3. Attractiveness to butterflies & hummingbirds
  4. General and extreme prettiness

I started gardening on a patio in Riverside. If it wasn’t edible, it had better be really really pretty if it wanted to stay! Finding the right plant for the right spot also means accepting that I can’t grow apples because we’ll never get sufficient hours of winter chill (Amen!). Also, I have no room for trees.

Gardeners are as generous as are dog people. There are myriad reliable guides and resources, forums and question-answering sites. This beginners gardening guide from the master gardeners of Los Angeles County is solid and complete; this Garden Guide for Southern California from Better Homes & Gardens is helpful and beautiful to look at (quality flower pictures make me happy!); I refer to this one-page vegetable planting cheat-sheet with regularity!

165-P1040828I bought and built raised beds for veggies, added a round cloth bed for herbs just outside the back door, carved out a corner spot for Benji’s little table, chairs, and easel, and laid plastic patio stones for two patio chairs and a small table and a separate area for the BBQ grill to come.

P1170576The roses came back the quickest and we only lost a couple.

Some of the Jasmines are growing back nicely, including, I hope, the night-blooming one. It’s the only plant I specifically sought; one waft of it in the early evening takes me right back to my first California fall, knocking on doors in the Hills of Oakland. What is that smell? I thought, for nights. Only this year did I realize it may have been dearer because I’d never smelled that smell before. Not a Jersey aroma!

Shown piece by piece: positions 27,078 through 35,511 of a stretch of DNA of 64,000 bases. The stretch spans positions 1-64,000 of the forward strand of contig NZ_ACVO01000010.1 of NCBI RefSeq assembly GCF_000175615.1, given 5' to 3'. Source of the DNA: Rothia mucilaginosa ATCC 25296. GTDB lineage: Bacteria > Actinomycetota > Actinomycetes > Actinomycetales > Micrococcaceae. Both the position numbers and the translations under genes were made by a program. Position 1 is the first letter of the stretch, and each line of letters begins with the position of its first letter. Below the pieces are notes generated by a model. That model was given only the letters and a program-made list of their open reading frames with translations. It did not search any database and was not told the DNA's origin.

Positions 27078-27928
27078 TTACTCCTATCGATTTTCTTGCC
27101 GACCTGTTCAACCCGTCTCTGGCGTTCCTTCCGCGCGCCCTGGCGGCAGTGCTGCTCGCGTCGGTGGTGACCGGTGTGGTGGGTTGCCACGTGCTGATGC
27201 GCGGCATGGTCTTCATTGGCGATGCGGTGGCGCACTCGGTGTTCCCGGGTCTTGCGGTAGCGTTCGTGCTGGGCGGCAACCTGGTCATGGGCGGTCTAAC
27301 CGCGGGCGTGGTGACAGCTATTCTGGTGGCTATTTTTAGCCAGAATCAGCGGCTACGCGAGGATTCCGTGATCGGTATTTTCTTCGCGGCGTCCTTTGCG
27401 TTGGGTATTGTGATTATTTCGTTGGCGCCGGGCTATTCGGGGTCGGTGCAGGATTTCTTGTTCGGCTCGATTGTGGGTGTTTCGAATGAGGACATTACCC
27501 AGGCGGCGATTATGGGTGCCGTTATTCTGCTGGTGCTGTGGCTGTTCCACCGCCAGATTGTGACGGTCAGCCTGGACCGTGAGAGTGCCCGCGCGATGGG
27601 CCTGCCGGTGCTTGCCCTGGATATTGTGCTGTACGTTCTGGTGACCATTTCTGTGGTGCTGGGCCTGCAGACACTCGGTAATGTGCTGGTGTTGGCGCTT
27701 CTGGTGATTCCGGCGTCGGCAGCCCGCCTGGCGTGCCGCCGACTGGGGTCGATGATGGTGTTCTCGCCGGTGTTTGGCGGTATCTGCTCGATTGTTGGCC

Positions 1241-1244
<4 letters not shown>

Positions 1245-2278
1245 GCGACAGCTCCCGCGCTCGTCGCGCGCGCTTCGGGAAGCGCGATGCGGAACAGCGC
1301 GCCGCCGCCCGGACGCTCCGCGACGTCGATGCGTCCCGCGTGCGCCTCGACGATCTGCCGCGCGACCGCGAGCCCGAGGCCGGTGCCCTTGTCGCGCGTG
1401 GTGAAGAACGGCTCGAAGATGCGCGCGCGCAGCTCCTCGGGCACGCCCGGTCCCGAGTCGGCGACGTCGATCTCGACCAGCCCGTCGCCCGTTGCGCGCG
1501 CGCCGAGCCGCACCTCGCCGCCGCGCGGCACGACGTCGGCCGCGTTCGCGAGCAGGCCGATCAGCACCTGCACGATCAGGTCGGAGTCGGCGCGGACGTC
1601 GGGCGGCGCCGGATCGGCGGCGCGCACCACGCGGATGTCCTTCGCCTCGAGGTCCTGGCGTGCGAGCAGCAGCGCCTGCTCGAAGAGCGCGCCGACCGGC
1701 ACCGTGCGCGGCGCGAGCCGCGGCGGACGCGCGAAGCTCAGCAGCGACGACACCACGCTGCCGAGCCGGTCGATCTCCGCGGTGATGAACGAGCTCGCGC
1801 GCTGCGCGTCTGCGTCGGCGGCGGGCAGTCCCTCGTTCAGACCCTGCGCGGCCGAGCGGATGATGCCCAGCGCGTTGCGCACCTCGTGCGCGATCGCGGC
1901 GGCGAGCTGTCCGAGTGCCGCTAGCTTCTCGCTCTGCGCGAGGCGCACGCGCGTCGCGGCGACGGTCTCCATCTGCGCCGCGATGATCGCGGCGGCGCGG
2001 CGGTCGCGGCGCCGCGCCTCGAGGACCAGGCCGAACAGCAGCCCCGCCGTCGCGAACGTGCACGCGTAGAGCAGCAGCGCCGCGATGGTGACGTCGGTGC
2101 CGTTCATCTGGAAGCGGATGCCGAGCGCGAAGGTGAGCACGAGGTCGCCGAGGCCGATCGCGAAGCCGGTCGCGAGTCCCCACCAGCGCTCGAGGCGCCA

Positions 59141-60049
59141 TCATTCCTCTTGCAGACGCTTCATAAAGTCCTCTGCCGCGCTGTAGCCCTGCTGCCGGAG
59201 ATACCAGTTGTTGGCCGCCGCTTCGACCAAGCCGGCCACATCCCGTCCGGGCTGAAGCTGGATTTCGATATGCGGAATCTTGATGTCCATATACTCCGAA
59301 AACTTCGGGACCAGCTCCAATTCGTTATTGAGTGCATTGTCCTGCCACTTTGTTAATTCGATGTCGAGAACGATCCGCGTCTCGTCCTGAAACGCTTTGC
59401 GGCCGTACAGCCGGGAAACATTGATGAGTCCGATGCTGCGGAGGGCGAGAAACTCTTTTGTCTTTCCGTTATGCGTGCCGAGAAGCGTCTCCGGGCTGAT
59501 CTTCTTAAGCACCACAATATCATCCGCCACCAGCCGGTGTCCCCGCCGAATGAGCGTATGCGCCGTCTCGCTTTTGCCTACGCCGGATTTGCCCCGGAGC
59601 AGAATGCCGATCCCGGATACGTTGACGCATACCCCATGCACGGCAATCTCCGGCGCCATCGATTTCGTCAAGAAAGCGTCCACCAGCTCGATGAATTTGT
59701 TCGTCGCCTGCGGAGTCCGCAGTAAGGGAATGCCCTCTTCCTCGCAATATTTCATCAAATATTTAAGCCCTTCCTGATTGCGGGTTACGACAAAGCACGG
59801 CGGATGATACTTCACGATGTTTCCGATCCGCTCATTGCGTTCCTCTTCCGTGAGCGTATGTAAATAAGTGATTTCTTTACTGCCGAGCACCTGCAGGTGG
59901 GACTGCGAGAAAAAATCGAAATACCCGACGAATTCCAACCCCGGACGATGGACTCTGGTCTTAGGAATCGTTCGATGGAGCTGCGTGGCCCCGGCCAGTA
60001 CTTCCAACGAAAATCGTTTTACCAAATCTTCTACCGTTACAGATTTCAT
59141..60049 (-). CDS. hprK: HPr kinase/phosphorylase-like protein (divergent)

For me, it is the scent of youth and hope, deep drenching rain in Pinole, the faith and optimism of a cross-country move, my new home ~ California, in the fall of my twenty-second year.

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Besides catnip, cat grass, and catmint, our herb garden boasts cilantro, dill, thyme, sage, rosemary, basil, chives (garlic and regular), Italian parsley, and many other herbaceous plants of questionable identify and origin.

Initially I was determined to avoid plating anything that I would have to mow. I imagined peppy clover and paths of creeping thyme. But the animal lobby was ultimately too powerful to resist. I struggle now to grow a small lawn.

Along the way, every day, I learn new lessons.  These random bits of advice I share with you!

  1. Only grow vegetables you like to eat. With any luck, you’ll grow a lot of them and all plants do better if you pick their fruit and flowers. So, no kale here.
  2. Plant peas. Everyone loves to eat them fresh from the garden. Everybody! Plus they improve the soil and help things around them to grow better.
  3. If you really want a plant but don’t have room for it, look for a dwarf version. There’s a smaller size of almost everything!
  4. If it doesn’t fit, don’t force it! There is an incredible amount of fauna that loves the summer drought of life in southern California. Some does not.
  5. Find a place for Milkweed. It is the only plant upon which Monarch butterflies lay their eggs. There’s a Milkweed perfect for every garden.
  6. Use the best soil possible. In the LA area, the City of Los Angeles gives away glorious free dirt and excellent mulch at several sites. Personally, I love the drive up the 210 to the Lopez Canyon Landfill!

(Tons) more garden pictures here:

And hummingbird pictures here: